The Roles That Win Oscars: Women vs Men
I saw these pics in an article (here), which commented on these articles (here and here), and, aside from my strange love for infographics, I just thought I’d share these and some thoughts.
First off, I think the category titles are a little skewed to begin with, which is probably why Ms. Hugel is so critical of the comparison between men and women in the first place. If The Huffington Post actually paralleled their categories, there would be a “Husband, Father, Brother, Son, or Boyfriend;” after all, they carried over ones like “Villain,” “Historical,” and “Career Achievement.” But then again when you think about it, most characters have “relationship[s] to the other characters on screen;” almost everyone is either a wife/husband/mother/father/boyfriend/girlfriend/etc as part of their role. I followed a link Ms. Hugel quotes from an article (here) by Ms. Halper who comments on that very idea of traditional female roles. However, Ms. Hugel and Ms. Halper seem to be under the impression that “The Academy” is behind this data, completely over-looking the fact that a Ms. Jan Diehm of The Huffington Post made this infograph and that she could have her own motivations for categorising as she did. Data is presented however we want to persuade our readers to see it - there is always a side of the information we don’t see. Now I don’t particularly care for the Oscars or see the films just because they were Oscar-nominated/-awarded, but of these Best Actresses movies that I have seen, I’d like to point out Sandra Bullock in “The Blind Side” (which is a great movie by the way and she did a phenomenal job). While she is listed under “Historical” because her character, Leigh Anne Tuohy, is a real person, she could just as easily fall under that “Wife/Mother/…” category because that’s really what is highlighted in this movie - her role as an adoptive mother to Michael Oher.
Mss. Hugel and Halper, when did it become offensive for an actress to win an award for her outstanding performance as a character who happens to be wife/mother/etc? “The Academy” doesn’t hand out awards based on what occupations/roles the characters have, the actresses earn them because they did a pretty damn-well job portraying their characters. If you hadn’t noticed, real-live wives, mothers, villains, prostitutes, and housekeepers don’t get awards for what they do. Don’t like that? Force them to go on strike, force them to go into those “Law or Military” and “Career Achievement” jobs you think have a greater value than being a wife/mother/whatever-else-you-don’t-like. Don’t get me wrong - I’m all for women becoming empowered and rising to a level equal to that of what they think men have (I say that because not all men are equal), but I don’t like how some do it by criticising roles they deem “submissive or domestic.” For being a “feminist,” how feminist can you be when you criticise women who actively choose to be wives/mothers/other-occupations-you-deem-unworthy? As a gay man, I can’t wait for the day I become a husband/father and I would be just as content letting my future husband go out into the world and do whatever job he does (I often imagine myself being that stay-at-home parent because I disagree with multiple points in the education and employment process in America), but I’d be damned if I’d let someone call me submissive or domestic. These stay-at-home roles are deemed less worthy because you make them out to be so; no one is asking you to judge how others live their lives so stop trying to bring down “misogyny” by bringing down what you think are the stereotypical images of women under the banner of “feminism.” It’s easy to criticise Barbie when you weigh a little more than you’d like and trash other women who actually have managed to get (or just naturally have) that barbie doll-like figure (if I were a woman, I’d probably get attacked because I’m naturally skinny [whether I want to be or not]). I’d think it’d probably be just as easy to criticise the stay-at-home women who choose to stay at home when you feel you don’t have as much power in the “patriarchal” society as you’d like to have. Yet, you undermine your own cause when you do so, probably creating new enemies where you wanted to change minds.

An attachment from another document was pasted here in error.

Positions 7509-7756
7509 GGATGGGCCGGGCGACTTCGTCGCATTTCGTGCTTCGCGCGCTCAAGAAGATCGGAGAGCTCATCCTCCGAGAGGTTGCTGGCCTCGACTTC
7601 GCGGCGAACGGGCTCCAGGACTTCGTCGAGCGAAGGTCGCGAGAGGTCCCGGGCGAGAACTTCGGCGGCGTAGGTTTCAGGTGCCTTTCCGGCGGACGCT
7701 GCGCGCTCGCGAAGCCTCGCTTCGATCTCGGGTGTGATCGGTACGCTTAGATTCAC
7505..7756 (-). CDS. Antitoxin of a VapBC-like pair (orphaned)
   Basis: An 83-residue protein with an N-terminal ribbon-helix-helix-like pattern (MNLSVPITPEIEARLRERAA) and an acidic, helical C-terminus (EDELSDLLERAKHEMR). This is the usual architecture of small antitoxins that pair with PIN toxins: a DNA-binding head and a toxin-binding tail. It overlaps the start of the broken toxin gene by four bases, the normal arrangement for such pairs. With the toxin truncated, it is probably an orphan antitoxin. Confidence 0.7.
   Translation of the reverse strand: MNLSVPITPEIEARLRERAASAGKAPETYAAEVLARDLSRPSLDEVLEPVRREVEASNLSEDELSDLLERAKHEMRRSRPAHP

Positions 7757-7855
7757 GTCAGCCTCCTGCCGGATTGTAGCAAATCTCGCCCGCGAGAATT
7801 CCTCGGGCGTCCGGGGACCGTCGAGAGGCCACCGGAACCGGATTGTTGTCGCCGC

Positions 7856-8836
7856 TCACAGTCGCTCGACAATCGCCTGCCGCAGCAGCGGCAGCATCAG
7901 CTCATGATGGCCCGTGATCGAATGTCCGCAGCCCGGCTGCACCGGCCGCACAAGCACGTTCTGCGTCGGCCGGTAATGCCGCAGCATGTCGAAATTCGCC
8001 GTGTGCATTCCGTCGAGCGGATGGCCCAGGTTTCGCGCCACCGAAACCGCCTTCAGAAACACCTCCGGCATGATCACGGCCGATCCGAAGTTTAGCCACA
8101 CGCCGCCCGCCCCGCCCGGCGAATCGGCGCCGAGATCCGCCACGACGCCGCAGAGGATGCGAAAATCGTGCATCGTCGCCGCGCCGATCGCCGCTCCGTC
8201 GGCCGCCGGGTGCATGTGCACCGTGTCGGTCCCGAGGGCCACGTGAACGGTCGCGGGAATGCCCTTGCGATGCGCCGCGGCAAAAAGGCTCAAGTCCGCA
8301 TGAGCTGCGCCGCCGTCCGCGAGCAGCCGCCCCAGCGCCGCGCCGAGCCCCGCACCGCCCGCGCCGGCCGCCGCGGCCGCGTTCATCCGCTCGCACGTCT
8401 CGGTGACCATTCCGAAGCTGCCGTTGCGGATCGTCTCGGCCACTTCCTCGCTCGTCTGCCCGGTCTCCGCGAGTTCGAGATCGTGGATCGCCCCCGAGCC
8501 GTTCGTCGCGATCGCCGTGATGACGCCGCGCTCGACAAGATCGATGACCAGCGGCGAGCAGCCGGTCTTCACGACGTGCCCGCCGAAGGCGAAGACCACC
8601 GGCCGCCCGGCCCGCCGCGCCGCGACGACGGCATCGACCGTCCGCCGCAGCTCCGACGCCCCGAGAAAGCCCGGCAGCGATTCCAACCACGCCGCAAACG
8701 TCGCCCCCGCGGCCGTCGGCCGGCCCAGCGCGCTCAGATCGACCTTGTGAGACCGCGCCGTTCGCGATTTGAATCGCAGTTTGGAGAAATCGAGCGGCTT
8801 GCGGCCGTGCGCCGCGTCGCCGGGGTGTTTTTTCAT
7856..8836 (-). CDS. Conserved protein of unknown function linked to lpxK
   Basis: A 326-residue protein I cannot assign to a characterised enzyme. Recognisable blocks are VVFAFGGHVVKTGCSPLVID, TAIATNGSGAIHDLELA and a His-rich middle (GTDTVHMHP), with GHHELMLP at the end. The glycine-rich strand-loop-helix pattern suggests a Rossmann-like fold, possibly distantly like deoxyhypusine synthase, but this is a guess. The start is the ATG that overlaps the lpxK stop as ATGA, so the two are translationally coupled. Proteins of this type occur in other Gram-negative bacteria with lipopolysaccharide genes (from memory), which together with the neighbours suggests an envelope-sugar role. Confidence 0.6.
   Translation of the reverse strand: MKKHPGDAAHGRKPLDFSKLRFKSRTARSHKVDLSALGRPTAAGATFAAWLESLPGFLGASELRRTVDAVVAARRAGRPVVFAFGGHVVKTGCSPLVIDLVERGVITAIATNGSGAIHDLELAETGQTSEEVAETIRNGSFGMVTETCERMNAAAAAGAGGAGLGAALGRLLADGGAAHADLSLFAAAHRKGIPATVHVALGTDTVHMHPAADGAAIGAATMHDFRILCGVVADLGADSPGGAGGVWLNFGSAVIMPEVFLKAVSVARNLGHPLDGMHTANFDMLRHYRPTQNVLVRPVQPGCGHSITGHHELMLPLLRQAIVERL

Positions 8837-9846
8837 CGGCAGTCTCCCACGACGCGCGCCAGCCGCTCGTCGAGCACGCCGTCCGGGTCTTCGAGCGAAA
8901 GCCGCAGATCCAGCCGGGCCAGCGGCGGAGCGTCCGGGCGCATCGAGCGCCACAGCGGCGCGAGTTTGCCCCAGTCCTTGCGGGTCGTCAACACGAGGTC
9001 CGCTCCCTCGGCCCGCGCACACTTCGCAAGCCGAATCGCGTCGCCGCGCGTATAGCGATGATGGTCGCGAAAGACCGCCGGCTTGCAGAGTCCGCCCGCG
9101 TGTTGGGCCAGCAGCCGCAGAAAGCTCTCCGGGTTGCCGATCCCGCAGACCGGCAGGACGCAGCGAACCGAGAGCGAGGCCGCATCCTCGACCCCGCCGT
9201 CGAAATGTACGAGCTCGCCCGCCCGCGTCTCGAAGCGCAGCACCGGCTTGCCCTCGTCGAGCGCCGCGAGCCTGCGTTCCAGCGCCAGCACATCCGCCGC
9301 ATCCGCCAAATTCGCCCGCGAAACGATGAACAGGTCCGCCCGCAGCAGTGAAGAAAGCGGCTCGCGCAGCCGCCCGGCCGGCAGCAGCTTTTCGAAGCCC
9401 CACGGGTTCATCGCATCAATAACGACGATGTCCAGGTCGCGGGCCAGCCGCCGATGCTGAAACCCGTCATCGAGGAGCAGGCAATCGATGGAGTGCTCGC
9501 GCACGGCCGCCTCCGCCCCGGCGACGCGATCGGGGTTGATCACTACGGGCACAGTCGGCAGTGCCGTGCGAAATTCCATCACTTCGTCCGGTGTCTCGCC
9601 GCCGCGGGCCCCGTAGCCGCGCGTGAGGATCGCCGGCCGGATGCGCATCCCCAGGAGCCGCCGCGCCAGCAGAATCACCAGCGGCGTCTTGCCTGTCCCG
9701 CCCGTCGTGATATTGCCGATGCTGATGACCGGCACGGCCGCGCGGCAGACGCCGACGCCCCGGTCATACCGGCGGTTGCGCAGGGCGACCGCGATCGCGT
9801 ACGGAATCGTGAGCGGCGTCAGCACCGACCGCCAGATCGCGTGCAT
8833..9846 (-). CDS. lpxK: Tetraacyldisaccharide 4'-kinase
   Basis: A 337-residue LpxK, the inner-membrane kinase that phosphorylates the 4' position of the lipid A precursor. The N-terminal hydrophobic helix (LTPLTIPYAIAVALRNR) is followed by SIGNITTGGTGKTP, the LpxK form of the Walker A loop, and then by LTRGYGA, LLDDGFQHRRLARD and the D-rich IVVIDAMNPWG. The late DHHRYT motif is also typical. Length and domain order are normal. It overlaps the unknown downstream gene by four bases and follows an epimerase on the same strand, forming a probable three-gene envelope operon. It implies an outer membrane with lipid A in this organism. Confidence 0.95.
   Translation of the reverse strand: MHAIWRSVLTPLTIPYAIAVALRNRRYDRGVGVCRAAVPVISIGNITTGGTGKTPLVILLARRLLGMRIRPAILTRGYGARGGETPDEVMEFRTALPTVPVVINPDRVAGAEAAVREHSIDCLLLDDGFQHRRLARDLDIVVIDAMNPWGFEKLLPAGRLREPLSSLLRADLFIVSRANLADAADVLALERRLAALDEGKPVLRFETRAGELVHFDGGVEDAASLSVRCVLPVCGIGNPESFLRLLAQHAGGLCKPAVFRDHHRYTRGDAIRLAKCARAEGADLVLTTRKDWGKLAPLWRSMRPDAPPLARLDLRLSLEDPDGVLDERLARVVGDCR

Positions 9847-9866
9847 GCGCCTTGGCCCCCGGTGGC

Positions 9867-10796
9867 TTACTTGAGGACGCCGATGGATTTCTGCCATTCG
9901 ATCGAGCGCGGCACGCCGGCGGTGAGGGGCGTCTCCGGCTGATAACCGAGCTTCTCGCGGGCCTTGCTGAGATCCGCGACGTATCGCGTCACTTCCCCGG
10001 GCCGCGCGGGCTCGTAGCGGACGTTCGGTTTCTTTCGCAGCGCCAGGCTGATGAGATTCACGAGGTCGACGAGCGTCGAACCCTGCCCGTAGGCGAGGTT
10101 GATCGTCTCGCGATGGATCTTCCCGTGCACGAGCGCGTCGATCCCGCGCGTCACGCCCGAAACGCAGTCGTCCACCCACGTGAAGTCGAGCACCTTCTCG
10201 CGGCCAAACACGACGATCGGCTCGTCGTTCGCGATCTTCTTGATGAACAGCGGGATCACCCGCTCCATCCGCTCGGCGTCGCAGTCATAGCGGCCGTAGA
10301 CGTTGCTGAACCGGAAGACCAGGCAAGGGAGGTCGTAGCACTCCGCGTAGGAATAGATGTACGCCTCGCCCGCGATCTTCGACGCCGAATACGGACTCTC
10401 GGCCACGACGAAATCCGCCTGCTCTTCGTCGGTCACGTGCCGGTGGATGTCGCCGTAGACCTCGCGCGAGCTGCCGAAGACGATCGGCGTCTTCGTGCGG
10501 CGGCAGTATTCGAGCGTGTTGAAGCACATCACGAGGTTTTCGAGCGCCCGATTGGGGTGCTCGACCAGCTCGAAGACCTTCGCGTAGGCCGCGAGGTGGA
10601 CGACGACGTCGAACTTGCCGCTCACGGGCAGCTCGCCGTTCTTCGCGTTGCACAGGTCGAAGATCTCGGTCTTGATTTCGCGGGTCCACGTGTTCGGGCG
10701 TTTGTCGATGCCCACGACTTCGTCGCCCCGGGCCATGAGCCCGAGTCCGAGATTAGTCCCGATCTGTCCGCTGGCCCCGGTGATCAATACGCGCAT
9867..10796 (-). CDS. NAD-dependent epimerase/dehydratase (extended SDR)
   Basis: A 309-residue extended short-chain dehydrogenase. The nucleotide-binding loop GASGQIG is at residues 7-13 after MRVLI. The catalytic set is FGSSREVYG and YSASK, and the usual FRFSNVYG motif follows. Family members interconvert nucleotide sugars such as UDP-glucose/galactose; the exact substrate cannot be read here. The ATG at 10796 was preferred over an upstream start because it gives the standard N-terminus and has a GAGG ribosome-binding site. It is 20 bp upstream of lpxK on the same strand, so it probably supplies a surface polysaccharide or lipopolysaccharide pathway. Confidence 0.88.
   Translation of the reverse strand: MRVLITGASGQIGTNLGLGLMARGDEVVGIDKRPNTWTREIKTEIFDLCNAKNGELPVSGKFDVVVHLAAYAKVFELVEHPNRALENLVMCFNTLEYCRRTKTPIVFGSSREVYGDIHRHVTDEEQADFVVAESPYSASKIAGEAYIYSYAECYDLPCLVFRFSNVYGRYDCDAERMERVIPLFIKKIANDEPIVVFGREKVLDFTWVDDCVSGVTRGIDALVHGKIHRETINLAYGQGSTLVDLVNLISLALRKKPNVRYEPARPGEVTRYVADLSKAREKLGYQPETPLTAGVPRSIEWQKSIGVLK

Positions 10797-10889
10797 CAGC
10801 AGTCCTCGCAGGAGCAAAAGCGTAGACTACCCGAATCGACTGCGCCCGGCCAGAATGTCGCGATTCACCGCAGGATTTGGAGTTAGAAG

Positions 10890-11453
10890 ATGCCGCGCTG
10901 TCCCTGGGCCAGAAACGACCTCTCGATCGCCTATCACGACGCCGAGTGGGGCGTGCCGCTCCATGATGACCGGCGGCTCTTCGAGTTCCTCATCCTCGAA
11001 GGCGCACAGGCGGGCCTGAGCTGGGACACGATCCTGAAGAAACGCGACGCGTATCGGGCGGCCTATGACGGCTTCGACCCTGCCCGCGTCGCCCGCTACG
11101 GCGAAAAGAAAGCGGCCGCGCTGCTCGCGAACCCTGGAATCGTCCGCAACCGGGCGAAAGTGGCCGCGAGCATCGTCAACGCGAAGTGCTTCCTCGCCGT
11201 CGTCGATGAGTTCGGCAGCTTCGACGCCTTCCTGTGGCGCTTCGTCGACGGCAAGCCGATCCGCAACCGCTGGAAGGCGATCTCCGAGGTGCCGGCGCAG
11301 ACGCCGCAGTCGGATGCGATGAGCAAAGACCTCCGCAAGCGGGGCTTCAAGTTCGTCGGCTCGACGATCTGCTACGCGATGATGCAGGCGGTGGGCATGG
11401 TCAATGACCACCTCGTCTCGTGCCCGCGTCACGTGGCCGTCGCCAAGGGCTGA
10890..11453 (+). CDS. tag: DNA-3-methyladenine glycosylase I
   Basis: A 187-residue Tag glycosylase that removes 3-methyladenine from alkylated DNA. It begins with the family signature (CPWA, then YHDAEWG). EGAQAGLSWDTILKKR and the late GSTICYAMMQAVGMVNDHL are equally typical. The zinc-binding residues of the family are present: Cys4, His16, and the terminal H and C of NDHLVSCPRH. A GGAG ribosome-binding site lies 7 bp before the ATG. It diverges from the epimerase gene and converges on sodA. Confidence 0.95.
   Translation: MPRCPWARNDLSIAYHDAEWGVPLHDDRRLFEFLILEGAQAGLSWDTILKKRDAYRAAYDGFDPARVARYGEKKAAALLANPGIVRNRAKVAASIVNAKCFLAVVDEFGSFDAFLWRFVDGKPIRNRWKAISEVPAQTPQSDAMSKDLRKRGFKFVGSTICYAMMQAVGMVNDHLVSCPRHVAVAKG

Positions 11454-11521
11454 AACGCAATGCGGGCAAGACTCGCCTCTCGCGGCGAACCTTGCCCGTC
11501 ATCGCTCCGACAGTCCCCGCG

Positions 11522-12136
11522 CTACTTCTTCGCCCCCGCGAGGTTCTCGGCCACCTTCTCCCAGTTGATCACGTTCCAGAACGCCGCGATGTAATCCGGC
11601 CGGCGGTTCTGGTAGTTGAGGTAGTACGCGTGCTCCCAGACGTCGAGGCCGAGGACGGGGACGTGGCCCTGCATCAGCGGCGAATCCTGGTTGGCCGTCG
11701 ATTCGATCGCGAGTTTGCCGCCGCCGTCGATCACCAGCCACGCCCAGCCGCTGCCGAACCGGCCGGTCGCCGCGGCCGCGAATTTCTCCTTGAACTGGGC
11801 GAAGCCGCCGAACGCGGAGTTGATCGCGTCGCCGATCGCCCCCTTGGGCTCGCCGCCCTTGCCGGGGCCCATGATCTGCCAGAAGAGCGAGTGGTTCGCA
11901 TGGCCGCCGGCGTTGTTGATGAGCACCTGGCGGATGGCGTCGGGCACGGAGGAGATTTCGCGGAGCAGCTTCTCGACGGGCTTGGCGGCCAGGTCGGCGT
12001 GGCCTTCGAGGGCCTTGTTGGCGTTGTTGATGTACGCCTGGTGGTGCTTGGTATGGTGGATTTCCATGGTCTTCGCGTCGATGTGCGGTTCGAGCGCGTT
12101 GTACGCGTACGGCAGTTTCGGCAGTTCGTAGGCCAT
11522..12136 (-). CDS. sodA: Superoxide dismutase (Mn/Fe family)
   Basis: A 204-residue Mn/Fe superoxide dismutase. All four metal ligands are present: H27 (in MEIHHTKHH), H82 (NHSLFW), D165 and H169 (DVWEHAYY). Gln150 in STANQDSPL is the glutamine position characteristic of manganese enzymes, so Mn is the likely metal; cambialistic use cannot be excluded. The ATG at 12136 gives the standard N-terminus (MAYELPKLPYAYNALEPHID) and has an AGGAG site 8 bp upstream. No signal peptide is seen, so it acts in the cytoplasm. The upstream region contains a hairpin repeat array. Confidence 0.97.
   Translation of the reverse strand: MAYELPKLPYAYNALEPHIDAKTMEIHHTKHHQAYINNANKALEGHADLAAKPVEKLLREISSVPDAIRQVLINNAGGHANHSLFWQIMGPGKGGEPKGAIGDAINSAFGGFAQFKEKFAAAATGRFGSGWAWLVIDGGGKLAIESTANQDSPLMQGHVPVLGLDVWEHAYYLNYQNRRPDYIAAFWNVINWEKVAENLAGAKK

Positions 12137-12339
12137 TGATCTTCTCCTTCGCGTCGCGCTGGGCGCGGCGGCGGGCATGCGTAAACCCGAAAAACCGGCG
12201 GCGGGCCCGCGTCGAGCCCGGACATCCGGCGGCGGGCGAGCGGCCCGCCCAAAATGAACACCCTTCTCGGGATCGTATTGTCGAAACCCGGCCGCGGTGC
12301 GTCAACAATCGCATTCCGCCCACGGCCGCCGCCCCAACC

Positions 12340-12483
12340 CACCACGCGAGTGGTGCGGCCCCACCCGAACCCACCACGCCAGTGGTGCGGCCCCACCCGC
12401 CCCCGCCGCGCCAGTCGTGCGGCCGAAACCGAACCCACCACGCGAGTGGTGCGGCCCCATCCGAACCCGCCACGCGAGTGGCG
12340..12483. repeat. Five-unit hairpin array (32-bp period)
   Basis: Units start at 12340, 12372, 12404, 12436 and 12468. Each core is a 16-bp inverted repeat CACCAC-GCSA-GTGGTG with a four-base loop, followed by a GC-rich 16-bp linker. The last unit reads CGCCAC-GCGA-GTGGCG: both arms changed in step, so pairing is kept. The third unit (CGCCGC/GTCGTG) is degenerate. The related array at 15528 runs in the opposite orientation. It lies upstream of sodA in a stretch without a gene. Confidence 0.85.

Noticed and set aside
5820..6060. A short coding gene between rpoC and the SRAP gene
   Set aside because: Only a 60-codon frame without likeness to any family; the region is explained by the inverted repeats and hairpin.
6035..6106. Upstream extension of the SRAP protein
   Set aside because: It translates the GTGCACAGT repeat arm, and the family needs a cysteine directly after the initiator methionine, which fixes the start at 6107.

Stop quibbling over how other women are doing everything all wrong, how men are keeping you sequestered in roles you don’t agree with, and how the next generation is learning all these erroneous gender dynamics and go out and be the example you want to be. You want women to be lawyers and military officers? Go become one and then earn your way into role model status. You want actresses to portray better characters in future, potentially Oscar-nominated films? Go write the powerful script featuring an empowered female character and bring it to Hollywood. You want to be a woman with a better standing in society? Just go do it. I’m sure Vivien Leigh was proud of her Oscar-winning performances in “Gone With the Wind” and “A Streetcar Named Desire,” Julie Andrews for “Mary Poppins,” or Jennifer Lawrence for “Silver Linings Playbook” so don’t undercut all the hard work and dedication actresses put into their roles by claiming “The Academy” hands out awards to any woman who plays a wife or a prostitute or a maid. They set out to be actresses and they are doing damn well with that without your commentary.
The irony of meta-commentary is not lost on me, but “feminist” bloggers are gonna blog no matter what I blog. These are just my thoughts.